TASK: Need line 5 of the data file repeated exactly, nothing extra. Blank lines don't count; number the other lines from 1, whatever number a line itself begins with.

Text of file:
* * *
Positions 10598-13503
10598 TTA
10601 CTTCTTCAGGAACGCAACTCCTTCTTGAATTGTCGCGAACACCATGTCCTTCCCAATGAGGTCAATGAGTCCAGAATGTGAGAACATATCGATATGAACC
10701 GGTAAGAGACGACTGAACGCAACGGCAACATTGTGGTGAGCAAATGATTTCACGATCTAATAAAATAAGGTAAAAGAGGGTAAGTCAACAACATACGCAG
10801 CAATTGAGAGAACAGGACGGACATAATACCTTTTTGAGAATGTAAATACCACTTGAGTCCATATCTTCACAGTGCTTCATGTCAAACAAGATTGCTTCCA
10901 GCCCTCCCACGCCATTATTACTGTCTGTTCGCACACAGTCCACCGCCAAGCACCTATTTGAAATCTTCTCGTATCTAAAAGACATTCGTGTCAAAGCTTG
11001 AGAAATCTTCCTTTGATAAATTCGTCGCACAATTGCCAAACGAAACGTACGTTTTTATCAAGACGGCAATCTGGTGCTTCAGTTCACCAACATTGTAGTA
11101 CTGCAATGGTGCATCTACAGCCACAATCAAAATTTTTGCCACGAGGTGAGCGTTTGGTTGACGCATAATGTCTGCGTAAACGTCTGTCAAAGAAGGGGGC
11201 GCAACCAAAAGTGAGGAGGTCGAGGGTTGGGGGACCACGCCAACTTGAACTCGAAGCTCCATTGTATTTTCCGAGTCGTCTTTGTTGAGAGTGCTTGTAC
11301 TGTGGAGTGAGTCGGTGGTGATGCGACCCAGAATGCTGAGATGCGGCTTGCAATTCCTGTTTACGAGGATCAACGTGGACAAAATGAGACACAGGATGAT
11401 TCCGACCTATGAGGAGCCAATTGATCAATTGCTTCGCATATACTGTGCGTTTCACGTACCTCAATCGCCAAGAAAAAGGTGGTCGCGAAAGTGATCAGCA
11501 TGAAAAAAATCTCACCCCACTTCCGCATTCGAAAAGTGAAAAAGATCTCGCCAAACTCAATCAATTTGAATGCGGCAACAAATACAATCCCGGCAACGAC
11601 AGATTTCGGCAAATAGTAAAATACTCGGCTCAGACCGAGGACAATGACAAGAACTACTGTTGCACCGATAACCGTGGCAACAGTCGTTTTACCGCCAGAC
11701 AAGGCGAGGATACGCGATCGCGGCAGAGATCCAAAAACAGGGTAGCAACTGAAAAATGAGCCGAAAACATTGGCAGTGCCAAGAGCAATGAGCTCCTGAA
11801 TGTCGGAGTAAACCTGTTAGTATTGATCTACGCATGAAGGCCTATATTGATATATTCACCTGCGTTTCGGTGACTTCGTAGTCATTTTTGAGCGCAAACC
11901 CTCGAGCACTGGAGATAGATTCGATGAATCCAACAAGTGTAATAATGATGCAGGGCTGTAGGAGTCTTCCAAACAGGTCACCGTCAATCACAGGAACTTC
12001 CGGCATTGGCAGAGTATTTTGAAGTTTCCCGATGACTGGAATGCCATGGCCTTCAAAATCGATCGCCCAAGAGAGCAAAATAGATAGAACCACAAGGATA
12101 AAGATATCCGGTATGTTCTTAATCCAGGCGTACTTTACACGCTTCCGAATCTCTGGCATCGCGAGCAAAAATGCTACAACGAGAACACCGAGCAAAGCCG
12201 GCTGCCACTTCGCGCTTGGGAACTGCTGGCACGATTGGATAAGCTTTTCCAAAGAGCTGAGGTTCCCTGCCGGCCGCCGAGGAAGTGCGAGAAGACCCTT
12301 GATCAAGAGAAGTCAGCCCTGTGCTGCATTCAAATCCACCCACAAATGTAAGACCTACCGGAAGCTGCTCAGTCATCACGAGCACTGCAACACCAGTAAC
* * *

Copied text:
10801 CAATTGAGAGAACAGGACGGACATAATACCTTTTTGAGAATGTAAATACCACTTGAGTCCATATCTTCACAGTGCTTCATGTCAAACAAGATTGCTTCCA